ALA is *not* a short chain fatty acid. It is 18:3, EPA is 20:5, and DHA is 22:6. (That's "length in carbons : # carbon double bonds"). A short chain fatty acid is something much shorter - usually no longer than 6 carbons. Irrespective of that, it's true: ALA doesn't convert readily to DHA or EPA.

07d8ff43993e6739451e58ae7459cfe2
0
154 · September 16, 2013 at 4:34 AM

I was perplexed by the acronyms, so I looked 'em up for all our sakes. ALA = Alpha Lipoic Acid, and DHA is Docosahexaenoic acid. ALA is not usually absorbable but is a supplement that people take. It is a necessary fatty acid. DHA is apparently everyone's current favorite Omega 3 fatty acid, the kind in fish oil, flax seeds...etc.

When I read a bit on wikipedia it became clear that the good fats versus bad fats questions is still quite complicated.

edit by @daz ;

in this particular situation rosabosa, ALA stands for Alpha Linolenic Acid, a 'higher level' omega 3 fatty acid, also deemed to be one of the Essential Fatty Acids (EFA's).

543a65b3004bf5a51974fbdd60d666bb
4458 · September 16, 2013 at 4:54 AM

in this particular situation rosabosa, ALA stands for Alpha Linolenic Acid, a 'higher level' omega 3 fatty acid, also deemed to be one of the Essential Fatty Acids (EFA's)

97a8e1cea9b65d1c194bf478a354ed55
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0 · August 06, 2013 at 6:21 PM

Matt's last question is exactly what I am also wondering. Can someone please answer back.

Ecaeeb26a0cc077467f4dfaeddc2d8a0
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0 · April 14, 2013 at 12:17 AM

The first response said "Flax seed meal may be paleo approved but 1. it is high in ALA which is not readily converted to DHA." I'm pretty new to paleo, so excuse my ignorance, but is this a good thing, or a bad thing?

Thanks for any clarity you might add.

Matt

D1d9b0d839144b72b5f5dae893a686d3
602 · August 06, 2013 at 6:51 PM

This is not a good thing. It refers to the bioavailability of the omega 3 fatty acids. Basically, the omega 3 in fish is much more easily used by the human body than the omega 3 from things like flax. Vegans eat flax as a (poor) source of omega 3, but there is no reason that someone eating grass fed beef and wild fish needs to consume potentially rancid and inflammatory flax seeds. Flax isn't inherently toxic like wheat or soy oil, but it is hardly good for you or necessary. If you need a "meal" for something I would use almond over flax, but try to avoid both.

7e36094a0f7a2fbad24290225405220b
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2049 · February 28, 2013 at 8:14 AM

I find flaxseed a great laxative - don't eat too much!

Fabf16814b66c2c078333ba4669e8443
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0 · February 28, 2013 at 4:17 AM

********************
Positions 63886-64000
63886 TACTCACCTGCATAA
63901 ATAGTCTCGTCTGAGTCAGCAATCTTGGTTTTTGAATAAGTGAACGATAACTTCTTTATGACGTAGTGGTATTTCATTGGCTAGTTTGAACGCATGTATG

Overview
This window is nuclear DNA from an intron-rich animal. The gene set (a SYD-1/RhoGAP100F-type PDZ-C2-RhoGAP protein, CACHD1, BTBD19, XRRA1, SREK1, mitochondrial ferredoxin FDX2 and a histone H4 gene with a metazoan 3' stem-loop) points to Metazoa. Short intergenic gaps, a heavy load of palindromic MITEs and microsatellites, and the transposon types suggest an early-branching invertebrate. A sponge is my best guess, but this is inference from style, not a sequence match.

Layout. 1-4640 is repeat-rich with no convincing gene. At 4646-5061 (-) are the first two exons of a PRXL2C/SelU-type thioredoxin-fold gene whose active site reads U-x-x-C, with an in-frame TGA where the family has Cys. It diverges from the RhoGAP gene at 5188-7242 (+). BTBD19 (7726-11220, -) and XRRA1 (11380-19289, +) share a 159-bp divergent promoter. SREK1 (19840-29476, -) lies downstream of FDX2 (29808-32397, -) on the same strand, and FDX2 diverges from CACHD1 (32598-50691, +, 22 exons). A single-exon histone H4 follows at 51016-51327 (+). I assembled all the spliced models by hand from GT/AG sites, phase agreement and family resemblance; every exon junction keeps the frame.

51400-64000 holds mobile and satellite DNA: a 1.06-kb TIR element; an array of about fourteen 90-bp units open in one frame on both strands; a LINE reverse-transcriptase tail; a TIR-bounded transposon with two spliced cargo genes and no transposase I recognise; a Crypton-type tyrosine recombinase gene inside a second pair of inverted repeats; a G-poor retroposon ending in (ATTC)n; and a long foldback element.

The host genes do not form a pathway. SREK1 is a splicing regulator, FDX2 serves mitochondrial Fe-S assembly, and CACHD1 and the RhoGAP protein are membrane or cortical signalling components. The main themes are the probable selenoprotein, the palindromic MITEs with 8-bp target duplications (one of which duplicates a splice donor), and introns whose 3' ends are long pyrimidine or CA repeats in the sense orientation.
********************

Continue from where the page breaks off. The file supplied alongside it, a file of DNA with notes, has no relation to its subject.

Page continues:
Buy whole seeds and buy yourself a small grinder. Best thing I ever did, flaxseed and egg pancakes are amazing.

0e84c3d1553e77af594676e971e2aa4a
0
70 · November 16, 2012 at 4:46 AM

Flax seed oil goes rancid quickly but research has shown that despite the initial fears for ground flax seed based on the oxidation of the oil it tolerates exposure for months without any serious degradation. Because the same naturally occurring antioxidants in the seed protect it after grinding. (Similar to the way astaxathin in the microalgae protects the PUFA in their bodies then in the krill and then in the salmon that consume them.) Buying the whole seed and grinding a tablespoon at a time (usual dose) is easy with an electric coffee grinder. Flax seed also has fiber with anti-estrogen properties. As a source of ALA Omega 3 I prefer chia which has comparable levels of ALA and other nutrients. As a plant source of Omega 3 it is a good analogue of foods that would have been eaten in a species typical evolutionary diet. In Artemis Simopoulos' book on Omega 3 she advocates purslane as an excellent source of ALA and the reason why eggs from free ranging chickens in Greece (her native country) are so healthy. ALA has been the subject of research showing that it has other benefits for human nutrition aside from conversion to EPA and DHA which, agreed, is limited and insufficient.

Both almond and flax have small amounts of cyanogens which are partly or mostly inactivated by cooking. Almonds have been used continuously in the USA but not flax except for Roman Meal Cereal with not a large dose there. So the Flax Institute had to petition the gov't to recognize flax as GRAS, generally accepted as safe status. Another seed oil plant was grown and used in N America and northern Europe, Camelina, but now pretty well forgotten, though my neighbor wants to grow one or the other to produce biodiesel for his tractors. Flax would produce more volume more reliably but in either case he could feed some of the meal after pressing out the oil to his livestock.

0e84c3d1553e77af594676e971e2aa4a
70 · November 16, 2012 at 4:52 AM

Flax is the same as linseed and the natural polyunsaturated oil's drying properties are the basis for oil paints. Accelerators are added when the linseed oil is "boiled" to make it oxidize and polymerize more quickly when it is exposed to air on the surface to be painted.

0e84c3d1553e77af594676e971e2aa4a
70 · November 16, 2012 at 4:53 AM

Chickens will convert some of the ALA (from flax and other sources) to DHA and EPA in their bodies and in the egg yolks.